As disclosed above, the invention is a conductively modified thermoplastic olefin polymer (TPO) blend which has improved electrostatic painting efficiency. This modified blend is able to be manufactured, e.g., by extrusion, and formed into components which may be painted as desired. Advantageously, since the blend has been made conductive through the addition of alkali metal salts, it can be painted using commercially desirable electrostatic painting techniques. As disclosed above, electrostatic painting techniques allow more environmentally and commercially efficient painting of components. In addition, since the alkali metal salts are colorless, as compared to the black color of carbon black, their addition to the TPO blend does not impart color. Hence, not all of the component needs to be painted, rather use of the present invention material allows for the part to be molded-in-color and only part of the component to be painted. This is because it can be made various colors since alkali metals do not impart color, not just black as when carbon is used. These colors can be such to match or compliment the item with which it is used. For example, if used in automotive vehicle applications like bumper fascias, it can be a color associated with the vehicle, and does not need to be black. It is apparent that molded-in-color parts provide enhanced design opportunities in automotive applications.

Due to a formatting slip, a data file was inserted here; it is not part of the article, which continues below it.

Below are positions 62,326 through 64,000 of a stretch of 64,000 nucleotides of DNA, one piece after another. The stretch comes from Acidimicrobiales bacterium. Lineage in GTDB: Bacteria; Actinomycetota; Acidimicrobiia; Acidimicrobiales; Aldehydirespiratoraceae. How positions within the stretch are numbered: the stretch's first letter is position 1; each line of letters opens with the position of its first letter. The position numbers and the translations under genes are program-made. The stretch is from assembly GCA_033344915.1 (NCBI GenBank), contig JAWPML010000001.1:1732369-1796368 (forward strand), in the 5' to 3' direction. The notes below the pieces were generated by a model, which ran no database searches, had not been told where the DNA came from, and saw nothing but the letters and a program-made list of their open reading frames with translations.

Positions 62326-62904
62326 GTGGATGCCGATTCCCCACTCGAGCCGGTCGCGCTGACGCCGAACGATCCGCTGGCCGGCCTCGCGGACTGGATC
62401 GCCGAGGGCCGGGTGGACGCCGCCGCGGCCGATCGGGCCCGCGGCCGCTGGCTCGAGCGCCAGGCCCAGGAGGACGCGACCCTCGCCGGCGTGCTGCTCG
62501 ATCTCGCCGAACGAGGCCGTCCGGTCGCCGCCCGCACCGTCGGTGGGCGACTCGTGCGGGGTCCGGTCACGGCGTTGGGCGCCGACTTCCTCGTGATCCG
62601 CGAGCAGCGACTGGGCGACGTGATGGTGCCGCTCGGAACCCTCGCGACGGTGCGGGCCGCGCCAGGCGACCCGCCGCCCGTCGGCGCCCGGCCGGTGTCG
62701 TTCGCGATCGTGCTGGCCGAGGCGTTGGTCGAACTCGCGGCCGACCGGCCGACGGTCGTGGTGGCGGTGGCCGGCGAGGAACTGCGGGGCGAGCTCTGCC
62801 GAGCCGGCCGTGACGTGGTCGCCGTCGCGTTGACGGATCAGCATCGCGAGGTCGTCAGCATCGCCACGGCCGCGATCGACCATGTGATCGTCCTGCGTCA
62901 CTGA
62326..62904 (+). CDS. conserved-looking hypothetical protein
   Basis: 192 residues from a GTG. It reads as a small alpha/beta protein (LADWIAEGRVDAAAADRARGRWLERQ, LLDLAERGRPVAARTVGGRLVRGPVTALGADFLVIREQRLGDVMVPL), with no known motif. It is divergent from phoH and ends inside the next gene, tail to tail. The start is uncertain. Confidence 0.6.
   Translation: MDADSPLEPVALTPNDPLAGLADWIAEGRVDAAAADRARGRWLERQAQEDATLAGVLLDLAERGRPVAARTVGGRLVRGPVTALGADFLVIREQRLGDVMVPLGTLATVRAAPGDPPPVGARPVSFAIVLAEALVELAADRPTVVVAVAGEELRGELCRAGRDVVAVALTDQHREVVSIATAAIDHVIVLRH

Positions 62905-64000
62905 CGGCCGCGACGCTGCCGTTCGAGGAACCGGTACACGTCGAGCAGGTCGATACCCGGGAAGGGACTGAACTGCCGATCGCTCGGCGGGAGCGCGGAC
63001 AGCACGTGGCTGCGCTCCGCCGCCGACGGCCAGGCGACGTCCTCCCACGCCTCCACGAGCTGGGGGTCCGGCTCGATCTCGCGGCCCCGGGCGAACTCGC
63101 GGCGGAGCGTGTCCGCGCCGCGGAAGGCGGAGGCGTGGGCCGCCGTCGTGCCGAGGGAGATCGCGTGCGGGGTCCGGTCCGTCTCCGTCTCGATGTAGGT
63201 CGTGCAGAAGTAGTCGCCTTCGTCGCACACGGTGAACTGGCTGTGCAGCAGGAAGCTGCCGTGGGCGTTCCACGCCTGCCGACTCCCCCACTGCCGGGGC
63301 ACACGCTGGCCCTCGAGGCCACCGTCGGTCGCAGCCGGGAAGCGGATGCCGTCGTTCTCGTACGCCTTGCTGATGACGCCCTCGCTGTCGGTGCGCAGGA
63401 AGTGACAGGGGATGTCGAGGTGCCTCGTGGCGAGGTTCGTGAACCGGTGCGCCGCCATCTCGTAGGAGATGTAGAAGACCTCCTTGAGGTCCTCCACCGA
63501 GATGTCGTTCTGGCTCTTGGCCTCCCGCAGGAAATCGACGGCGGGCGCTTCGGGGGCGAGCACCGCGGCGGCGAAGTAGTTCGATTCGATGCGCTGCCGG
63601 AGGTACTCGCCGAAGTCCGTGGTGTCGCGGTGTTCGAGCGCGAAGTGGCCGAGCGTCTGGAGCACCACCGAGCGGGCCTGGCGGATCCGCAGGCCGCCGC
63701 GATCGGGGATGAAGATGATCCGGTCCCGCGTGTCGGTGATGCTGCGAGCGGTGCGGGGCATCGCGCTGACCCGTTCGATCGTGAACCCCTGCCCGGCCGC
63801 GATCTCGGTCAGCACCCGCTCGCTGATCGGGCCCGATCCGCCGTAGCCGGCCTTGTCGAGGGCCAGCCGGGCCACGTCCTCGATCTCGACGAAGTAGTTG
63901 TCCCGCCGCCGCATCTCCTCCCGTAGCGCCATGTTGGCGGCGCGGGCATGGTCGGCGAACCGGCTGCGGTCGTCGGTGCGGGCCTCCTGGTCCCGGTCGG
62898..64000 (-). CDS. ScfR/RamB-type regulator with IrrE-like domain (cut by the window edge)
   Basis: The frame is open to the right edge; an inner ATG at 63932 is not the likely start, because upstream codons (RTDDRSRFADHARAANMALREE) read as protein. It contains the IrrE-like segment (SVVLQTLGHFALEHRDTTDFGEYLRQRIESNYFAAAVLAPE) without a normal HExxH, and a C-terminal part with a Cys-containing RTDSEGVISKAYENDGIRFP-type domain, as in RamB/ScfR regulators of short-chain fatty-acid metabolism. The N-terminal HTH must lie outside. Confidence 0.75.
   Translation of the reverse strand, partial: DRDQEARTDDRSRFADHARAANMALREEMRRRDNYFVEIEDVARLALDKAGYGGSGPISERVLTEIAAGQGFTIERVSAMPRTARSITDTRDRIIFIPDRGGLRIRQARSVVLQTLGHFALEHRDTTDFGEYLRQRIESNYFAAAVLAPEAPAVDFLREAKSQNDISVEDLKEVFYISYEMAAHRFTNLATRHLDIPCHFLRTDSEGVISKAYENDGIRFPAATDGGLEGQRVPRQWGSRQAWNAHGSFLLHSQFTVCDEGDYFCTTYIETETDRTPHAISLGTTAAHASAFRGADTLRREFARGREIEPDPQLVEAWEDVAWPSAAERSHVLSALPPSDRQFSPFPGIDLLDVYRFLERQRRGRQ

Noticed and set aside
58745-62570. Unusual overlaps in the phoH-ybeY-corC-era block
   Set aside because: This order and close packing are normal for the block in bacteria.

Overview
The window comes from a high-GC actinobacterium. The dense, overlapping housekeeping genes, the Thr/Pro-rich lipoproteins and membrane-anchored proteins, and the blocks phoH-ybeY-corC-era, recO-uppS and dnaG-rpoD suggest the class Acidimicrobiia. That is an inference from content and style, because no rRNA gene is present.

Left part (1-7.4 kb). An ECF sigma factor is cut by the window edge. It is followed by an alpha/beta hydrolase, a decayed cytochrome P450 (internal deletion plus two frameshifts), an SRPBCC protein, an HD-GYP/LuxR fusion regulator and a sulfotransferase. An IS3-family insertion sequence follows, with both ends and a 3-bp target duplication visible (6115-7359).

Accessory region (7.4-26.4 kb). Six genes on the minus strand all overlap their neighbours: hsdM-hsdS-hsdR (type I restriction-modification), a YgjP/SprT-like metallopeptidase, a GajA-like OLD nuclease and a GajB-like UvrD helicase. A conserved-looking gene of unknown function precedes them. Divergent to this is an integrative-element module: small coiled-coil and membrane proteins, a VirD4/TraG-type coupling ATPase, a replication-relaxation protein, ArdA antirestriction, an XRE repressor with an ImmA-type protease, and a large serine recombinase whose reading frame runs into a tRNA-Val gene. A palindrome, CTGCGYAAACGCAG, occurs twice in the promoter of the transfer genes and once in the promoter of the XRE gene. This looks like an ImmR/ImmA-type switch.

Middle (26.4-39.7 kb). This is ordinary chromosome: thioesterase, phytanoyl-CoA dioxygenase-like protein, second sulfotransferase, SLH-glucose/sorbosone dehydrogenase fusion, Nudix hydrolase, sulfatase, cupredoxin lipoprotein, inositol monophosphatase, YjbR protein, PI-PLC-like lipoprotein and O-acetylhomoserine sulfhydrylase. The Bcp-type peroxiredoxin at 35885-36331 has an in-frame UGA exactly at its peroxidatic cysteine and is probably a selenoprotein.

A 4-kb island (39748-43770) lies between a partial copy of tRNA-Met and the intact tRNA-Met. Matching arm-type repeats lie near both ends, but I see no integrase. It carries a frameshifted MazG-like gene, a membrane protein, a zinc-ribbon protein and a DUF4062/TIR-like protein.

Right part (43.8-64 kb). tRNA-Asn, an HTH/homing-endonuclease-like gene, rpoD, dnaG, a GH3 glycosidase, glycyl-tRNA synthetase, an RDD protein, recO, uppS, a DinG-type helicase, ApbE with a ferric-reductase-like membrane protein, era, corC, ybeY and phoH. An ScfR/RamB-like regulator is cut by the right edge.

Further we have found, that conductive plastics of the present invention provide enhanced adhesion to paint thereto, obviating the need for primer coats generally provided on TPO to help adhere the decorative topcoats applied to the TPO plastic. The commercial manufacturing advantage in terms or cost and time is apparent.
As disclosed above, the modified plastic of the present invention comprises a substantially uniform mixture of a (I) polymeric material which forms the plastic aspect of the blend and (II) alkali metal salt which imparts electrical conductivity thereto. In particular, the polymeric material is the reaction product of these four components: (a) polypropylene, (b) maleated polypropylene, (c) elastomer, and d) amine-terminated polyether (known in the art field as Jeffamine) which is a linear or branched polymer of oxypropyleneamine or oxyethyleneamine repeating units. Polyoxyethyleneamine has the chemical formula: NH2 CH(CH3)CH2 --(OCH2 CH2)n --NH2 and polyoxypropyleneamine has the chemical formula: NH2 CH(CH3)CH2 --(OCH2 CH(CH3))n --NH2. The amine-terminated polyether has 10-100, preferably 20-60 repeating units (i.e., n=10-100).